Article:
seen in the major political and economic summit held in December between Chinese
and American political and business leaders over the nature of Chinese-American 
economic ties and their relationship to the global economy. To the extent that 
such a Chinese capitalist class is in fact emerging, the main global 
'contradiction' represented by China's growth may consequently not be found in 
its threat to the U.S., but rather in China's inte! rnal class and ecological 

There are also specific limits on China's emergence as global political rival in
the immediate period. There are some serious potential problems with China's 
banking system and the unserviced debt that has been mounting; the inflow of 
speculative 'hot-money' and China's real estate bubble are becoming more 
difficult to contain with the Bank of China's main sterilization policy of 
building up U.S. dollar reserves; an aging population and weak social security 
structure that is putting pressure to shift resources from private accumulation 
to public services; an already-existing environmental crisis that will only get 
worse at present growth rates; and extremes of regional and class inequalities. 
There is, finally, the critical question of whether the Chinese state can 
contain the formation of popular forces, above all within the working class, and
their growing expectations of work-place rights, material well-being and 

New Openings?

Where then does this leave us? There may be a downturn, strains and 
uncertainties, even a degree of quite serious turmoil. Given that neoliberalism 
has, to some extent, been discredited as a pure policy framework, this may lead 
to some turn away from neoliberalism's harshest and most messianic policies. As 
The Economist (November 25, 2006) suggested after the fall 2006 American 
Congressional elections, rebuilding "America's social contract" may be "a 
prerequisite for shoring up support for globalization." As well, the Democratic 
Party most certainly will, in light of the delegitimation of Bush's 
international policies of unilateralism, be more cautious in its interventions 
abroad and more sensitive to multilateral incorporation of allies, as has 
already been evolving with respect to Middle East policies and North Korea. In 
the absence of sustained social pressures from within the U.S., however, the 
changes will be limited to a 'kinder' (and pe! rhaps more acceptable) capitalist
globalization and the more 'multilateral' (and perhaps more efficient) 
imperialism which the Europeans have sought from the USA.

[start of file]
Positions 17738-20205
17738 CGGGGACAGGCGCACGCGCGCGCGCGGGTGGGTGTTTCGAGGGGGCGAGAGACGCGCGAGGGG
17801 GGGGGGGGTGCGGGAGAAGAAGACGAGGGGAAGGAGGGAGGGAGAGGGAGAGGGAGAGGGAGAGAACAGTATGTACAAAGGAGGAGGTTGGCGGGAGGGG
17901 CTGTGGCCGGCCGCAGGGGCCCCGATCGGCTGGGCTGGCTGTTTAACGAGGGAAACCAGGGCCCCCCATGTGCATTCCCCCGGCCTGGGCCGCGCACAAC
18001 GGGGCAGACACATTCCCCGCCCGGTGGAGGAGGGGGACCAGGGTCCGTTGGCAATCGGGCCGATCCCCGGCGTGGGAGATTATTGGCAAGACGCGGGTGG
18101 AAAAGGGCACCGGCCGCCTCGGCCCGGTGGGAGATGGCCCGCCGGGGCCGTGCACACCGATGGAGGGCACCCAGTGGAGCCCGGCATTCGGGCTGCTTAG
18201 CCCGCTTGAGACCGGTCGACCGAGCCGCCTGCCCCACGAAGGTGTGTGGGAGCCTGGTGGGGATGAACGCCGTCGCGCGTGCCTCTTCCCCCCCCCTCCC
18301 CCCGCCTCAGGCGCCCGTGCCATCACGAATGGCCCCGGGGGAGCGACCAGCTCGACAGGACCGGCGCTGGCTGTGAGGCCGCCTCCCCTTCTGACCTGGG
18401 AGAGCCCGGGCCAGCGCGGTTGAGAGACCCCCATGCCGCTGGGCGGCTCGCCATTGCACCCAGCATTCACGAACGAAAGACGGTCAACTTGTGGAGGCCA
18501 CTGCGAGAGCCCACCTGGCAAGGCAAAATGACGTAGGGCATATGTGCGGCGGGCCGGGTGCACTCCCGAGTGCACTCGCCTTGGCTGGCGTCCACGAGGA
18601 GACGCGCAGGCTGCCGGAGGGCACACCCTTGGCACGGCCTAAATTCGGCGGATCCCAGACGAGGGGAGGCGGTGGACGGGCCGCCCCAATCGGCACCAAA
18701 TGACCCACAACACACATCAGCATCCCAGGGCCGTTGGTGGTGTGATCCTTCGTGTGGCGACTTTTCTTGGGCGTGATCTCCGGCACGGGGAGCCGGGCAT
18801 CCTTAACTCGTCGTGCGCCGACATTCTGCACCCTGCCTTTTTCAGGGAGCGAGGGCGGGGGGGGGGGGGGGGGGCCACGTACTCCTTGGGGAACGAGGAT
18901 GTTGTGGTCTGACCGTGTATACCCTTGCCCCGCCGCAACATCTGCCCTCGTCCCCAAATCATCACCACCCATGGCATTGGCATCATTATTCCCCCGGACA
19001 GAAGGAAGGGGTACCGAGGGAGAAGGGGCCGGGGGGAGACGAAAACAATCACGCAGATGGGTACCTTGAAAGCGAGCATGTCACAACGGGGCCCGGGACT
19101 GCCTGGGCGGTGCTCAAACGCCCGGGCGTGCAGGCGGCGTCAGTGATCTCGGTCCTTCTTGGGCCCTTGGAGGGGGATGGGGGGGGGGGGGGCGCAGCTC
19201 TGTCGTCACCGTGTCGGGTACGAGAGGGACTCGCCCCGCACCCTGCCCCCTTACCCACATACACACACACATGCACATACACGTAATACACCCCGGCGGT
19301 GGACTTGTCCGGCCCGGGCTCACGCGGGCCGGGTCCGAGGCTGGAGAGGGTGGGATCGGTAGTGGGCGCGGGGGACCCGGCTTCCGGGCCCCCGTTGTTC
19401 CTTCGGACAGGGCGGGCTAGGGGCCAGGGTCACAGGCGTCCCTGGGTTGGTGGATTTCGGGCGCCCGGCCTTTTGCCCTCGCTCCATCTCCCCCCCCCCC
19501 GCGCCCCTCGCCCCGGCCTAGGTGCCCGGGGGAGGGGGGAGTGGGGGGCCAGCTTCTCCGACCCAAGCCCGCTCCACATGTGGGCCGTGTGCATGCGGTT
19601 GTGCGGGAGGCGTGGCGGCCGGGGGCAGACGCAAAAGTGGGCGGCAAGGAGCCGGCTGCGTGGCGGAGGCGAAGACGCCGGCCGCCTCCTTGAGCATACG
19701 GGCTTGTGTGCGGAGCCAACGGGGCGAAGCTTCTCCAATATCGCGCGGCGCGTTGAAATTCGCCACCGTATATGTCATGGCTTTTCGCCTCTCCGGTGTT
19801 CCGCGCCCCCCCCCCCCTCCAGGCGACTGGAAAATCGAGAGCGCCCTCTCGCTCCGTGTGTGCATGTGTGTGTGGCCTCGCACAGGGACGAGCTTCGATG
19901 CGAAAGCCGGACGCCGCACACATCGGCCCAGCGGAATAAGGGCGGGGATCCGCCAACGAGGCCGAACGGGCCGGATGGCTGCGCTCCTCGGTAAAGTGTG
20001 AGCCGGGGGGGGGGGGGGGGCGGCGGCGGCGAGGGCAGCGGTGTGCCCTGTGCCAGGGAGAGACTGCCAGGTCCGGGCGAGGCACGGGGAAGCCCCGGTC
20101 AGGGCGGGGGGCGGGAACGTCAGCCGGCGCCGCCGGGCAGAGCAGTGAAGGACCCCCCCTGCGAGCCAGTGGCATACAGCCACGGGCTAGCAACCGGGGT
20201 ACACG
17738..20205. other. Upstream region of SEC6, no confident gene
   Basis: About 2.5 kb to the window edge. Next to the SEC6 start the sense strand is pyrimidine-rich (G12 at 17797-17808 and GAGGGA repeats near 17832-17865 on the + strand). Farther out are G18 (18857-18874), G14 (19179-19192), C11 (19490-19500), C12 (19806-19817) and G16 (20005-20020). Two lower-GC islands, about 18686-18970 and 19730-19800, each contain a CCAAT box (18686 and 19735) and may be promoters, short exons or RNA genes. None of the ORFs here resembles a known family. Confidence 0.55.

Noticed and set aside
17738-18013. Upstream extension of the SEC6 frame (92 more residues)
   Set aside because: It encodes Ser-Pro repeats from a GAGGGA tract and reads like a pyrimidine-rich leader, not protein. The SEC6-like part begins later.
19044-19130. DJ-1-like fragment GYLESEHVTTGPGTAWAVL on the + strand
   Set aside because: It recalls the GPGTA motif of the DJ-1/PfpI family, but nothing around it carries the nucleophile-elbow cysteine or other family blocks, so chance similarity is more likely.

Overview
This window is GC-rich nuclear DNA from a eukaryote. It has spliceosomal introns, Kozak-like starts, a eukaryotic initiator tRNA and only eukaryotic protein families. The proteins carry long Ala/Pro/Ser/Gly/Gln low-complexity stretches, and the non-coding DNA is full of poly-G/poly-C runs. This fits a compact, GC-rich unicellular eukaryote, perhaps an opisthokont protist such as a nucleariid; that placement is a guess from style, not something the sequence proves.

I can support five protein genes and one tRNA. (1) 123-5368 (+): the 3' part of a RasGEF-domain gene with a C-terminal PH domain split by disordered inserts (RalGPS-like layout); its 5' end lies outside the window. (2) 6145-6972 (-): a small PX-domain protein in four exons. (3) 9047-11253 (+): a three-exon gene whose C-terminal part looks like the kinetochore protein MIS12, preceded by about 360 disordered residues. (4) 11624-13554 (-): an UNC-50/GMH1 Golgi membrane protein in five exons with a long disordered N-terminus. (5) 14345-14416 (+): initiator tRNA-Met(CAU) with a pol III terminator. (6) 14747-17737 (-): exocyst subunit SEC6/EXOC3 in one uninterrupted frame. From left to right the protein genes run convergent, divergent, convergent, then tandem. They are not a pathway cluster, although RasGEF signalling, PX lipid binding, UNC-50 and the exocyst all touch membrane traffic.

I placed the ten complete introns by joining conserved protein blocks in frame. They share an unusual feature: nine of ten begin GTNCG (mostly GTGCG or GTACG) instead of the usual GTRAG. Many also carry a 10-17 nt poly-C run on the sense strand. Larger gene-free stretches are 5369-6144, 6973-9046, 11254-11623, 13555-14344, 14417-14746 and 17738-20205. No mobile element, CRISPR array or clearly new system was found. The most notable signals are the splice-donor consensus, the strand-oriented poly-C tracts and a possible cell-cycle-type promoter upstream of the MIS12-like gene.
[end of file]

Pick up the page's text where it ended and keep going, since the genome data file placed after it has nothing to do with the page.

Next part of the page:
American capitalism and the American empire continue to have staying power. This
is because of the absence of pressure from below. Without effective social 
resistance, American capital can restructure at the expense of the middle and 
working classes. Without organized resistance, the 'competitiveness' of U.S. 
firms and the economy becomes the discursive and organizational framework for 
middle and working class discontent. The cracks in the neoliberal architecture 
of the empire in the military quagmire in Iraq, electoral revolts in Latin 
America, and the structural American trade deficit and dollar overhang, are not 
the bursting of historic 'contradictions' that lead to the crisis that will 
unravel American geopolitical hegemony. Rather, these are historic 'openings' 
that challenge us to create a new politics that can lead to radical new 
political alignments. The real issue is not whether 'the system' will fall 
apart, but whether a new kind of left can come together.

In Canada, it is significant that federal anti-scab legislation and a living 
wage are actually on the parliamentary agenda and that the new leader of the 
Liberal Party is an avowed 'environmentalist'. But these positive signs are more
a reflection of the Liberals sensing a general and vague unease in the country, 
than any fear of a radicalized and mass left. The question is whether we can 
build on such openings. Might the present moment be that long-awaited chance to 
place real economic and social transformation - with all the difficult (and 
sometimes uncomfortable) questions of political capacities and organization this
implies -- on the agenda once again?

Sam Gindin teaches political economy at York University.